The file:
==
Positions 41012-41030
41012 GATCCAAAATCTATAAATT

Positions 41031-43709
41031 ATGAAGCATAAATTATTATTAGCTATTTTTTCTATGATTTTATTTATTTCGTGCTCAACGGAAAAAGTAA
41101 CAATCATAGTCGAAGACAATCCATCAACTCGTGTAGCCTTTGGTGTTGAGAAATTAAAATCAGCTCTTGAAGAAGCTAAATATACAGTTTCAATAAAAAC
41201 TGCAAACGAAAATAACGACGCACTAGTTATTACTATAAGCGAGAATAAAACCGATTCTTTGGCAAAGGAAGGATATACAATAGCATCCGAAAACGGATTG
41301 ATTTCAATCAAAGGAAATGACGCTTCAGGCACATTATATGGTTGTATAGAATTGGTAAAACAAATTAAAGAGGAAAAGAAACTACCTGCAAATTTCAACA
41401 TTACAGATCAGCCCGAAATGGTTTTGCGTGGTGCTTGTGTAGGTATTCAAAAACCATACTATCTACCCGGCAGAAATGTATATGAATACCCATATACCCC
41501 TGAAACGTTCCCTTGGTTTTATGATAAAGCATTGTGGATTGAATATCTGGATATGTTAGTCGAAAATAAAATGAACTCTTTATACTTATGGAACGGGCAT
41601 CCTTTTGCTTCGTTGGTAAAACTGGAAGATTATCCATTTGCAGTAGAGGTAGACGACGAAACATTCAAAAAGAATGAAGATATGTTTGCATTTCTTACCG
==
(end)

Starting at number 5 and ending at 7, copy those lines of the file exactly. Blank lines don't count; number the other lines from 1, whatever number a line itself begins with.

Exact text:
41101 CAATCATAGTCGAAGACAATCCATCAACTCGTGTAGCCTTTGGTGTTGAGAAATTAAAATCAGCTCTTGAAGAAGCTAAATATACAGTTTCAATAAAAAC
41201 TGCAAACGAAAATAACGACGCACTAGTTATTACTATAAGCGAGAATAAAACCGATTCTTTGGCAAAGGAAGGATATACAATAGCATCCGAAAACGGATTG
41301 ATTTCAATCAAAGGAAATGACGCTTCAGGCACATTATATGGTTGTATAGAATTGGTAAAACAAATTAAAGAGGAAAAGAAACTACCTGCAAATTTCAACA